A recent analysis conducted by the Global Health Workforce Alliance and WHO estimated a world over gap of 7.2 million professional health workers in 2012, set to rise to 12.9 million over the next decades.[7] Many countries in Southeast Asia and Sub-Saharan Africa have adopted task shifting, especially in short-staffed rural settings to boost availability of providers and successfully provided interventions such as clean and safe delivery, BEmOC, and family planning counseling and services; however, its sustainable implementation requires a sound policy and regulatory foundation, attention to qualifications and responsibilities, education and training, and service delivery support.[8] This cross-sectional study was carried out in three states in India for an objective evaluation of the knowledge and clinical skills of the APs (Ayurvedic and Homeopathic) engaged in providing maternity care services. The study results could be utilized by state governments for making necessary changes for mainstreaming of APs in the provision of maternity care services.

The study showed that, on the whole, three out of four APs had adequate knowledge on essential obstetric care and emergency management of pregnancy complications. This was comparable to the knowledge assessment of skill birth attendants in Madhya Pradesh, wherein 75.4% of the test questions were responded correctly.[9] There was variation in knowledge and skill competency scores, and APs in Maharashtra demonstrated better knowledge and skills than those in the states of Rajasthan and Odisha. Similar findings have been reported in a study carried out in three districts of Rajasthan where only 40% of APs responded correctly on signs of true labor pain, placental separation, and fetal distress.[10] Partograph plotting skills and correct identification for the need of referral based on the partograph findings was also found to be better among APs of Rajasthan and Maharashtra as compared to Odisha.[11]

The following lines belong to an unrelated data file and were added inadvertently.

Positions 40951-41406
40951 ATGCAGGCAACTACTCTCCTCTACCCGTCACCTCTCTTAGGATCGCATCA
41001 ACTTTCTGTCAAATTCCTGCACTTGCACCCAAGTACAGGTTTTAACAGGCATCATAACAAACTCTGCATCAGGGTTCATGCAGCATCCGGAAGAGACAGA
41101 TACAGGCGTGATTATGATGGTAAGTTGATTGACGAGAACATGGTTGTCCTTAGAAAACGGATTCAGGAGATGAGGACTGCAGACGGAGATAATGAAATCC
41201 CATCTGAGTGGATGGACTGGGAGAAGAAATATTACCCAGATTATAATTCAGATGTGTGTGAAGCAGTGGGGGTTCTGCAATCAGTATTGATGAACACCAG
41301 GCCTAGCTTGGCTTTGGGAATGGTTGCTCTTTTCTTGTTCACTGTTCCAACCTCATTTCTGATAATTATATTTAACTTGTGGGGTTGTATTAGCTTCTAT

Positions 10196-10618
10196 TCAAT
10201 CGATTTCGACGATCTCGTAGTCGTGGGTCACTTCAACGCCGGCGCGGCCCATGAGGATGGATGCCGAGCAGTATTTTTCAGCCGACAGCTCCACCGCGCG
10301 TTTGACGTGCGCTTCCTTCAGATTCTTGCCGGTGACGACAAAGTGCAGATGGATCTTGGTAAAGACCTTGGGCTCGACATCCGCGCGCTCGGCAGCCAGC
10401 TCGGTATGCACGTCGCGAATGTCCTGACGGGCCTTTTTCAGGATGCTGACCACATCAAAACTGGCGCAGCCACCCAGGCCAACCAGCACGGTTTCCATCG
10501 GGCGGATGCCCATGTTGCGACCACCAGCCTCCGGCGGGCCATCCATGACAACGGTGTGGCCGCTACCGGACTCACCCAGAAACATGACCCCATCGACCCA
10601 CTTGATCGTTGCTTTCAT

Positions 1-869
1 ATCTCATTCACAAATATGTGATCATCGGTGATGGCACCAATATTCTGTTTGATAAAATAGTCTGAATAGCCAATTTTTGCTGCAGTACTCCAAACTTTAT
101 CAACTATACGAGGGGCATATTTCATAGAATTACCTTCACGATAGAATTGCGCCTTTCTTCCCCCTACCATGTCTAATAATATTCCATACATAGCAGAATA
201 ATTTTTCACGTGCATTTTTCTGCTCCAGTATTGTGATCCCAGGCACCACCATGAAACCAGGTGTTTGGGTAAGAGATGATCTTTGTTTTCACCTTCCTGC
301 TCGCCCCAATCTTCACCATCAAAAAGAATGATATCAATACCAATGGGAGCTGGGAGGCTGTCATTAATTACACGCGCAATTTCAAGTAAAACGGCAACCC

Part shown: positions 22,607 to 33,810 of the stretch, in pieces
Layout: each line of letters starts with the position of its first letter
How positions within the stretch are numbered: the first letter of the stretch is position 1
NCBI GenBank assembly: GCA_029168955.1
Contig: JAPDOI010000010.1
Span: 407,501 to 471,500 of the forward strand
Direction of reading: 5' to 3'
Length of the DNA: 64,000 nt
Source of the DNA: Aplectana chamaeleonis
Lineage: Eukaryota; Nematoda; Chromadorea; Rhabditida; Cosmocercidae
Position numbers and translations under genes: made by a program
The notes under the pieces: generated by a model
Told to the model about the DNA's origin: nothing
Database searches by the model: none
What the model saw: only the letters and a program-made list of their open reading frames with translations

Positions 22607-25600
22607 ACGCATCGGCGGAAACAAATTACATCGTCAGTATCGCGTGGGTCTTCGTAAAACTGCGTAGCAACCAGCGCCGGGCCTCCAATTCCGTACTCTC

Acceptance of APs by allopathic providers was good in Maharashtra which may be attributed to a decade-long integration of APs in provision of maternity care services. In Odisha, APs were included to impart SBA services only 3 years before this study. Furthermore, they could not optimally utilize their newly learned SBA skills as they were not allowed to conduct deliveries independently by the medical officers-in-charge of the health facilities.[5] Resistance from existing staff and peers in mainstreaming of the AYUSH providers is a concern.[12] APs should be posted at delivery points to hone their skills and lack of opportunity to exercise the learned skills coupled with resistance from existing staff is a concern that needs urgent addressal. Supportive supervision, adequate hands-on training, and the absence of guidelines on their role in administering lifesaving allopathic treatment during emergencies were identified as major factors responsible for poor performance of APs in a study from Karnataka.[13] Knowledge and skill gaps seen in APs in Odisha would, therefore, require innovative training, supervision, and monitoring strategies to develop their confidence and competence. Bajpai et al. opined that in Bangladesh, Kenya, and Nigeria, diversification of training strategies and inclusion of different cadres in SBA training had a measurable positive impact on the provision of maternal health care.[14] An increase in access to services has been reported from a pilot program initiated to build capacity of MBBS physicians to provide CEmONC in Gujarat and Rajasthan States in 2006.[8]